Mathematical Problems in Engineering

Mathematical Problems in Engineering / 2020 / Article

Research Article | Open Access

Volume 2020 |Article ID 1424105 | 14 pages | https://doi.org/10.1155/2020/1424105

A Parameter Estimation Method of Shock Model Constructed with Phase-Type Distribution on the Condition of Interval Data

Academic Editor: Rafał Stanisławski
Received29 Oct 2019
Revised16 Apr 2020
Accepted22 May 2020
Published30 Jun 2020

Abstract

The phase-type distribution (also known as PH distribution) has mathematical properties of denseness and closure in calculation and is, therefore, widely used in shock model constructions describing occurrence time of a shock or its damage. However, in the case of samples with only interval data, modeling with PH distribution will cause decoupling issues in parameter estimation. Aiming at this problem, an approximate parameter estimation method based on building PH distribution with dynamic order is proposed. Firstly, the shock model established by PH distribution and the likelihood function under samples with only interval data are briefly introduced. Then, the principle and steps of the method are introduced in detail, and the derivation processes of some related formulas are also given. Finally, the performance of the algorithm is illustrated by a case with three different types of distributions.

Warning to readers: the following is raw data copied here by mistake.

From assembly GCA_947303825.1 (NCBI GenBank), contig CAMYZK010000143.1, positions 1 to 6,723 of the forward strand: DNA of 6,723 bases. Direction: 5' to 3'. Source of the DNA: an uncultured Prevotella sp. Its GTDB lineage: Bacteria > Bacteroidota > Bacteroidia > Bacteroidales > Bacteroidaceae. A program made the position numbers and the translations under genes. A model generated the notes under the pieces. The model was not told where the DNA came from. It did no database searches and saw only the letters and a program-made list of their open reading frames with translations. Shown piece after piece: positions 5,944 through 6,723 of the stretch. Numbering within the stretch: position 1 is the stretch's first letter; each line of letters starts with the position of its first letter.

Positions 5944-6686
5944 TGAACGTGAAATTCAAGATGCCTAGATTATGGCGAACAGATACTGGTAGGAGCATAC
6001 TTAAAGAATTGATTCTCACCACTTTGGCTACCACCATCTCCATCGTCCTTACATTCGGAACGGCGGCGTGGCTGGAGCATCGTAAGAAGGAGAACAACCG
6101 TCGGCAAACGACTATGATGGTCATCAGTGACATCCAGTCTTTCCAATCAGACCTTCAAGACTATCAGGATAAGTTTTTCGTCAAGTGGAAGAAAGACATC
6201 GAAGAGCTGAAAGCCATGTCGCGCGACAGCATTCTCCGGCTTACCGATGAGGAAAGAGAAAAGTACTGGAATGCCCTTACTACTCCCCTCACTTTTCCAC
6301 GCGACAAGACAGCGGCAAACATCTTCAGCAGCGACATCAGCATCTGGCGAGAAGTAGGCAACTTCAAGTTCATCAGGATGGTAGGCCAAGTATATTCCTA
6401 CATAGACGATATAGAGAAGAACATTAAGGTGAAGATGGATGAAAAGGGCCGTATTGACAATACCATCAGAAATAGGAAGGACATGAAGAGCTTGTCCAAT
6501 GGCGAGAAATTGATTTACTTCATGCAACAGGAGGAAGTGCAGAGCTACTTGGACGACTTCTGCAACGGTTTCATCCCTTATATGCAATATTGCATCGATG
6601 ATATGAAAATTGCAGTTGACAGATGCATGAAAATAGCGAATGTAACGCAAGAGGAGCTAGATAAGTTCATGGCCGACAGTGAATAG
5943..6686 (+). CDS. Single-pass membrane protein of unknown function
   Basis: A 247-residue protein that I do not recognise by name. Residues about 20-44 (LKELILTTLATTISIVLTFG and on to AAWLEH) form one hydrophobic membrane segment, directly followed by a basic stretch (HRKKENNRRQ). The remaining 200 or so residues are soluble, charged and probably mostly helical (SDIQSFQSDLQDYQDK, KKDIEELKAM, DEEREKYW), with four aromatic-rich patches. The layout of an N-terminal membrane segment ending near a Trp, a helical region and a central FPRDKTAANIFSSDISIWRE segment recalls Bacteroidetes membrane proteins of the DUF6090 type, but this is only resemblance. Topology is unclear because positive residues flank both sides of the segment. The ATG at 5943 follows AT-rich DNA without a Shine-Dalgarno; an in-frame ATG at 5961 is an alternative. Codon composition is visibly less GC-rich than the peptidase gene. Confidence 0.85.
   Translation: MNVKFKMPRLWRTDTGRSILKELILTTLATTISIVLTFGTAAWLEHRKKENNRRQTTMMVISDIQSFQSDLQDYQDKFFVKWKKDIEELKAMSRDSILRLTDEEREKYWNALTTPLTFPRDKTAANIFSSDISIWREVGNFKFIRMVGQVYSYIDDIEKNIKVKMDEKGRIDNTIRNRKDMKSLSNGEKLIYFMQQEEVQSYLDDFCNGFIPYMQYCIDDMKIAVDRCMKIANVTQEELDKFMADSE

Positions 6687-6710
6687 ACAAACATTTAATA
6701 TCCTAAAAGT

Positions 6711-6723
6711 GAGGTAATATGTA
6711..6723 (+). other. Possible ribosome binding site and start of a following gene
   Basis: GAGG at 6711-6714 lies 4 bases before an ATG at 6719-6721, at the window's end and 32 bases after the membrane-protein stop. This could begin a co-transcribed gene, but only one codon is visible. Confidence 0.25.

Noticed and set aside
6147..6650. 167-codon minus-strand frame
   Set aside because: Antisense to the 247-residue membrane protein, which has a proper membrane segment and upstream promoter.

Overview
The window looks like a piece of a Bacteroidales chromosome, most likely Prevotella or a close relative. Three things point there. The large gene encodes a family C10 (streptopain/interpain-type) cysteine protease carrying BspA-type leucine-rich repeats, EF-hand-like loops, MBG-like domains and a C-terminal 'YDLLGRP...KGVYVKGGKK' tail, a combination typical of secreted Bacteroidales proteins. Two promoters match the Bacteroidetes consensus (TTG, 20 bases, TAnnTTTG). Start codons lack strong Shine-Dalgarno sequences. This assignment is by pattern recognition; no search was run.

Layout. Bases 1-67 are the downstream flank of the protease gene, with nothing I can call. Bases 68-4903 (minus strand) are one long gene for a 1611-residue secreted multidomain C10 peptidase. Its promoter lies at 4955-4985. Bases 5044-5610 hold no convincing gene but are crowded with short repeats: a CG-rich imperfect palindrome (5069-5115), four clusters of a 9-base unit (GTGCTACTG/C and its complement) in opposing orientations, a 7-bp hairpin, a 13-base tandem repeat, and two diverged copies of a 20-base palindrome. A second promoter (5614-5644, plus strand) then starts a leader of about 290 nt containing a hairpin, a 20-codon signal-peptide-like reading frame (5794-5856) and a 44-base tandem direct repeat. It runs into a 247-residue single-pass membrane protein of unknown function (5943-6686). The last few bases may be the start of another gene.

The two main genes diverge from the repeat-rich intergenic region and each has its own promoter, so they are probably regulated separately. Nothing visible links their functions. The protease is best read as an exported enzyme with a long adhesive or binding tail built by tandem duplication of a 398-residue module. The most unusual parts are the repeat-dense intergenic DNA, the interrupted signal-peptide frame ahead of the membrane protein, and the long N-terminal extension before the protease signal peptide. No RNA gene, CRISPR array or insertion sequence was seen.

1. Introduction

The shock model is usually used in the study of a system’s reliability. The model was first proposed by Esary et al. [1] to describe time intervals between adjacent shocks and its damage by random distributions, as shown in Figure 1. When the cumulative damage (blue line) caused by the shock sequence (green lines) exceeds a certain threshold (red line), the system fails.

In the shock model, the occurrence time of shocks is usually expressed as a Poisson process [2, 3]; that is, the time interval of adjacent shocks satisfies the exponential distribution, and the one shock damage is also assumed to satisfy the same cluster. Of course, other forms of distributions [46], such as gamma distribution, log-normal distribution, and Weibull distribution, also have been used in constructing shock models. While these distribution clusters enhance the model’s adaptability, it also increases the difficulties in estimating their parameters.